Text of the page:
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Peyronie’s disease overview
Peyronie’s disease is caused by scar tissue, called plaque, which forms along the length of the penis in the corpora cavernosa. This plaque is not visible, and depending on the severity of the condition, the plaque can cause the penis to bend, making sexual intercourse difficult and occasionally painful.
Symptoms of Peyronie’s disease
Peyronie’s disease signs and symptoms might appear suddenly or develop gradually. The most common signs and symptoms include:
- Scar tissue. The scar tissue (plaques) associated with Peyronie’s disease can be felt under the skin of the penis as flat lumps or a band of hard tissue.
- A significant bend to the penis. Your penis might be curved upward, downward or bent to one side. In some cases, the erect penis might have narrowing, indentations or an hourglass appearance, with a tight, narrow band around the shaft.
- Erection problems. Peyronie’s disease might cause problems getting or maintaining an erection (erectile dysfunction).
- Shortening of the penis. Your penis might become shorter as a result of Peyronie’s disease.
- Pain. You might have penile pain, with or without an erection.
The curvature associated with Peyronie’s disease might gradually worsen. At some point, however, it stabilizes in the majority of men.
In most men, pain during erections improves within one to two years, but the scar tissue and curvature often remain. For a few men, both the curvature and pain associated with Peyronie’s disease improve without treatment.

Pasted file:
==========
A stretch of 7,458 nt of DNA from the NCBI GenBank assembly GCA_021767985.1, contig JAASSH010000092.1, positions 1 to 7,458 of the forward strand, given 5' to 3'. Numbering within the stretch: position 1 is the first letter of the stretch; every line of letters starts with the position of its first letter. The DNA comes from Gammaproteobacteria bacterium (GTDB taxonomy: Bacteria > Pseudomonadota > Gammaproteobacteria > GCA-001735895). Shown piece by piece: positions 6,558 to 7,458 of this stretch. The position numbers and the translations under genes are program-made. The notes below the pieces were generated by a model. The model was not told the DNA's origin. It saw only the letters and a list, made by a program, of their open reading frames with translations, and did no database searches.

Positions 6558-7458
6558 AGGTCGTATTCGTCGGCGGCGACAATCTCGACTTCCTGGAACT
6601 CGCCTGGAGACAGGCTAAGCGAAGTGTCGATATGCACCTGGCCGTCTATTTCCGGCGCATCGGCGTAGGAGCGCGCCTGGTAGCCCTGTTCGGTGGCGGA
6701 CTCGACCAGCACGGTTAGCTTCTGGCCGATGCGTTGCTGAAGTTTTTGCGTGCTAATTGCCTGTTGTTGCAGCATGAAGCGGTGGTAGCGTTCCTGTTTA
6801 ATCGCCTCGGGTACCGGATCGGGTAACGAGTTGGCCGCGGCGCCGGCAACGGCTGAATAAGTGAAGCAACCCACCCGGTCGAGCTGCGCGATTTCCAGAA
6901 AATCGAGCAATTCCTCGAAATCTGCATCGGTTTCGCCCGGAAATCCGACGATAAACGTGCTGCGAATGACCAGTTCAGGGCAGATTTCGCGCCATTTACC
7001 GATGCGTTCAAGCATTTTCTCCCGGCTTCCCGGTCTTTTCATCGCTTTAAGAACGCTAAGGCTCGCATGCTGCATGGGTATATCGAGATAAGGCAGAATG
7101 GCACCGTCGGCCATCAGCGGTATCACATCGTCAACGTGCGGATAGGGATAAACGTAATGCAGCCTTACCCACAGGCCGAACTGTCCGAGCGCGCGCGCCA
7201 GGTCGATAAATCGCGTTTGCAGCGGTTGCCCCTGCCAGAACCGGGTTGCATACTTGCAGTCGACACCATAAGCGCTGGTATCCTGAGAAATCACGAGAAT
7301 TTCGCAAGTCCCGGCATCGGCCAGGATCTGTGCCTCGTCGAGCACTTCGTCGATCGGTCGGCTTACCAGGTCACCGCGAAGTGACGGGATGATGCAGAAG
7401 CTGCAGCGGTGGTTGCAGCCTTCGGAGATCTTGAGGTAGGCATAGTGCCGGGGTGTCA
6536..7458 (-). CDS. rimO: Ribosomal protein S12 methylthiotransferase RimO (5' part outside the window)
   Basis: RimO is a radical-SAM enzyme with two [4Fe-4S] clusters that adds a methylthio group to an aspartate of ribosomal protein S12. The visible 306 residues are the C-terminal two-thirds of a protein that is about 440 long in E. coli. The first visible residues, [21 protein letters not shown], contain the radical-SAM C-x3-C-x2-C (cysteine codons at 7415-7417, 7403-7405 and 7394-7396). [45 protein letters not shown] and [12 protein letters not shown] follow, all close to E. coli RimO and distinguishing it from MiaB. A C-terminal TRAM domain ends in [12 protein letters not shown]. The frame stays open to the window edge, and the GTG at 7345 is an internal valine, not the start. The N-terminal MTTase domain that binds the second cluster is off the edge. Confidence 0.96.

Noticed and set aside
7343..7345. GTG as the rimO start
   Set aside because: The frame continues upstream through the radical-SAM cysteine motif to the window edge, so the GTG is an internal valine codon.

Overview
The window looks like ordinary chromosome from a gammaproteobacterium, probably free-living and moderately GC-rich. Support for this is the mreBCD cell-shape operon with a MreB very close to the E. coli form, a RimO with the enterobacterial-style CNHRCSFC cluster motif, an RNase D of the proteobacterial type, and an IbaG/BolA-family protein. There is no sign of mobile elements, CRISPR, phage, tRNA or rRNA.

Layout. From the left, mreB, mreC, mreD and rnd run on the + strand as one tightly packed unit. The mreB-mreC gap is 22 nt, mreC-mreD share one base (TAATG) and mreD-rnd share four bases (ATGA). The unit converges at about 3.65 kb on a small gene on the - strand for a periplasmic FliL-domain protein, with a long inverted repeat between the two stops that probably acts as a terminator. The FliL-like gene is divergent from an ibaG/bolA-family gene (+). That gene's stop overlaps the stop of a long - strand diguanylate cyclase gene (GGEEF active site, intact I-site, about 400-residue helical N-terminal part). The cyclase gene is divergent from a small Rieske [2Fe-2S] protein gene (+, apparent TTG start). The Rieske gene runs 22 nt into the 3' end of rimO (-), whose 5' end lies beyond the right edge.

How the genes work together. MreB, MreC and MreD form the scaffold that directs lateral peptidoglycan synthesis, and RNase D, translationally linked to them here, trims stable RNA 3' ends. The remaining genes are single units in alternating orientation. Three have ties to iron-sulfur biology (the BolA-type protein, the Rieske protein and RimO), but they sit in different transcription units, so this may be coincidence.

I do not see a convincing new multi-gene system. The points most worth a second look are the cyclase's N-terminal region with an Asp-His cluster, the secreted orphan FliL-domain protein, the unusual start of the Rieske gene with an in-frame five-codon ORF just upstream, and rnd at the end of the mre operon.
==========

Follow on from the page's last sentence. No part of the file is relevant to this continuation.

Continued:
How to Know if You’re at Risk
Genetics and age both appear to play a role in Peyronie’s disease. Tissue changes can lead to easier injury and slower healing as men get older, putting them at greater risk for developing Peyronie’s disease.
Men with a connective tissue disorder called Dupuytren’s contracture have a higher chance of developing Peyronie’s disease. Dupuytren’s contracture is a thickening in the hand that makes your fingers pull inward.
Are any other conditions seen in people who get Peyronie’s disease?
Peyronie’s disease is seen more frequently in people who have diabetes mellitus (sugar diabetes), hypertension (high blood pressure), hyperlipidaemia (raised blood fats), conditions affecting the heart muscle and Dupuytren’s contracture (a thickened band of fibrous tissue develops across the palm). It is seen more commonly in people who smoke or drink a lot. It occasionally develops in people taking the anti-epileptic medicine phenytoin.
Treatment for Peyronie’s disease
Treatment options include:
- A ‘watch and wait’ approach – in some cases, Peyronie’s disease goes away with no medical intervention at all. The reasons for this are unknown.
- Medications – including anti-inflammatory drugs, colchicine, vitamin E and pentoxifylline. If symptoms haven’t eased within one year of treatment, it is assumed that medications won’t fix the condition.
- Injections directly into the plaque – an enzyme called collagenase may be used to soften the plaque, or a medication called verapamil may be used to relax the blood vessels.
- Penile traction device – this has proved useful, along with medical therapy, to lengthen the penis and reduce the curve in the erect state. Studies have also shown that use of a penile traction device may increase penile width, suggesting a benefit in the management of Peyronie’s disease. It has also been used pre- and post-surgery to prevent penile shortening.
- Surgery – this is an option for men with Peyronie’s disease who do not respond to conservative or medical therapy for approximately one year and are still having difficulty with sexual intercourse.